Last Witness to Emmett Till Abduction Recounts His Final Days
Till’s cousin discussed misinformation about the murder that catalyzed the civil rights movement
More than six decades since the death of 14-year-old Emmett Till, the African-American teenager whose 1955 lynching helped spark the civil rights movement, Rev. Wheeler Parker Jr., a cousin who is the last living witness to his abduction, still struggles with the horrific memory.
“Sometimes I think about Emmett and it feels like a nightmare that didn’t really happen,” Parker said. “I could hate the people who did this to him, but I come from a religious family and we were taught not to hate. Hate destroys the hater.”
Parker discussed the killing that took place in Mississippi when Till was visiting family 65 years ago during an event Thursday at Rutgers University-New Brunswick. He reflected on his cousin’s personality and upbringing in Chicago, and the inaccuracies of what Parker said has become one of the most embellished stories in American history.
The two were together when Till whistled at Carolyn Bryant, a white woman, at her family’s grocery store. Four days later, Parker said he witnessed Till’s abduction at gunpoint at his great-uncle’s home. Fearing for his life, Parker immediately returned to Chicago, and soon after Till’s tortured body was found in the Tallahatchie River. Bryant’s husband and half-brother were acquitted of murder by an all-white jury but later admitted their guilt.
“Till did whistle,” he said. “Some people don’t want to think that he did, but he did and when it happened, we could have all fainted. He was so afraid and knew he messed up. He was fun-loving and carefree, but that didn’t fly in the South and this was a very different time.”
Parker remembers that on the night of Till’s abduction he felt that death was near.
“A man had a pistol in one hand and a flashlight in the other, and they passed right by me, and then they passed by my cousin Curtis,” he said. “At around 3 a.m., they took Emmett. We stayed up all night in silence. It seemed like daylight would never come.”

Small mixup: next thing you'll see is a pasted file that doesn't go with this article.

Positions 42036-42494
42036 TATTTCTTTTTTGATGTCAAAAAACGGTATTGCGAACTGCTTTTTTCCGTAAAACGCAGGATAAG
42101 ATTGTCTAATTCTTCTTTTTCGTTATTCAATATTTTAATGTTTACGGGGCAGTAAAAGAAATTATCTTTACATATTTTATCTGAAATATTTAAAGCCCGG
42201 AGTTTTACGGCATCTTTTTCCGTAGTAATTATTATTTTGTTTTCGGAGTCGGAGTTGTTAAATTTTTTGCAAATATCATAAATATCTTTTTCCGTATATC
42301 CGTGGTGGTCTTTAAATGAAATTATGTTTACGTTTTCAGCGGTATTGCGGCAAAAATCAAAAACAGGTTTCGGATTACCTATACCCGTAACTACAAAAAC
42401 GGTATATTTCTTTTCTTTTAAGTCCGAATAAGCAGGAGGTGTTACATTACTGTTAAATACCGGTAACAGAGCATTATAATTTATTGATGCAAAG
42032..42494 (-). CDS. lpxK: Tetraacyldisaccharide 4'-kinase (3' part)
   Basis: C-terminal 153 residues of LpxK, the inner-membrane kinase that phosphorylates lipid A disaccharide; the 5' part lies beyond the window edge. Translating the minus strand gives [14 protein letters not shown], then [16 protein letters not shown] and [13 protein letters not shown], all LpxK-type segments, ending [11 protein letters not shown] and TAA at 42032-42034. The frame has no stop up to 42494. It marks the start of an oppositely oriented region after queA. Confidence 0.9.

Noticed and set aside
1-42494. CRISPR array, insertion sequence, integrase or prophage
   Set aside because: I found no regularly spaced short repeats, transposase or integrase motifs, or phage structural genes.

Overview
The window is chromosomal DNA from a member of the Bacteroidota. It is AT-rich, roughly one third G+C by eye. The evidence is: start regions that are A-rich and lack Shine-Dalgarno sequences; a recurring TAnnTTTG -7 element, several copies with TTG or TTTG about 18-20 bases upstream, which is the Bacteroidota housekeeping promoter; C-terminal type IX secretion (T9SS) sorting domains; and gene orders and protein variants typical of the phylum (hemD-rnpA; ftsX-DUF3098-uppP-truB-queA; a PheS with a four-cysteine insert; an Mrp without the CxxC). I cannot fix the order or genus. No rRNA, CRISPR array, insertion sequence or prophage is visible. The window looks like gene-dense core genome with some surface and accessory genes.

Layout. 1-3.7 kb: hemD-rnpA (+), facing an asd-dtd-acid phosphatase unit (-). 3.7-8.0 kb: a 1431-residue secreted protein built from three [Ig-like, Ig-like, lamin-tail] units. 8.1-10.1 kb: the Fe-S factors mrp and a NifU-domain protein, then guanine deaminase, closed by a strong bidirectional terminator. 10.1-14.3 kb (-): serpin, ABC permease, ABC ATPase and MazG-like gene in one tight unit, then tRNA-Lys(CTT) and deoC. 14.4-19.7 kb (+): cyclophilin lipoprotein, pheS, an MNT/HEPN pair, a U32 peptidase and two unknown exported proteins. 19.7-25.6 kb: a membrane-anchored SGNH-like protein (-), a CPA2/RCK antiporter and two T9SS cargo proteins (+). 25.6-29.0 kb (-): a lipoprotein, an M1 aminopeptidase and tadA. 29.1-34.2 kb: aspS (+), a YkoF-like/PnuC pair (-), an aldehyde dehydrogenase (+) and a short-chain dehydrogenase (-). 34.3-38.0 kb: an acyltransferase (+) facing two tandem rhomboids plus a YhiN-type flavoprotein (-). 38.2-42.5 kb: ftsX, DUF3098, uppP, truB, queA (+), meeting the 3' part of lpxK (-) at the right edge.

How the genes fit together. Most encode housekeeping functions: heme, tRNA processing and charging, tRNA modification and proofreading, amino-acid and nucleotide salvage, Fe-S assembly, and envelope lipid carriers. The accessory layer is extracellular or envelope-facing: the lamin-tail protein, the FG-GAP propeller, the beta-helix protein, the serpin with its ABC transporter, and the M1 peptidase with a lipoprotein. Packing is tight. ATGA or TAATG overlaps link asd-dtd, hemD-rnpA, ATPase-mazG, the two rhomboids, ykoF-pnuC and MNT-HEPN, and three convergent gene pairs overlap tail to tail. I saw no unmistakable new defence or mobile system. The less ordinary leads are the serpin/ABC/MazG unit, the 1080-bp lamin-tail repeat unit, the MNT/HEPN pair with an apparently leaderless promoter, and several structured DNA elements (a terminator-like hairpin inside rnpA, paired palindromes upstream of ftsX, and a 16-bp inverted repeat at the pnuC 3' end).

Parker plans to share his experiences in his upcoming memoir, A Few Days: Full of Trouble, scheduled to be released after the FBI concludes its investigation into Till’s case, which was reopened in 2017 after newly discovered evidence.
“All history to some degree has been embellished, but Till has been demonized in accounts from people who were not there and I want to correct the inaccuracies and share what really happened,” said Parker, who described Till as a fun-loving prankster who was always the center of attention.
The Rutgers event, Love, Forgiveness and Reconciliation, was hosted by the Department of American Studies in the School of Arts and Sciences and co-sponsored by the Department of History, Douglass Residential College, the Paul Robeson Cultural Center, the Department of Africana Studies and the Program in Criminal Justice.
The event grew out the course “Remembering Emmett Till” that Christine Zemla, a professor in the Department of American Studies, created after visiting the Mississippi Delta over the past 15 years and feeling that Till’s story kept her coming back.
“I didn’t learn his story until I got to college and I wondered, ‘Why didn’t I learn about this?’” said Zemla, who invited Parker to speak at Rutgers after meeting him last summer at the Tallahatchie Courthouse where Till’s murder trial took place.
When asked by a student for advice on how to resist the urge to become combative in a society that seems to be digressing in racial equality, Parker said there is always a choice.
“You can’t change things by being upset internally,” he said. “You can’t change things with mental anguish. So, what you can do is to think positive. We are all recipients of ideas. All we can do is make choices.”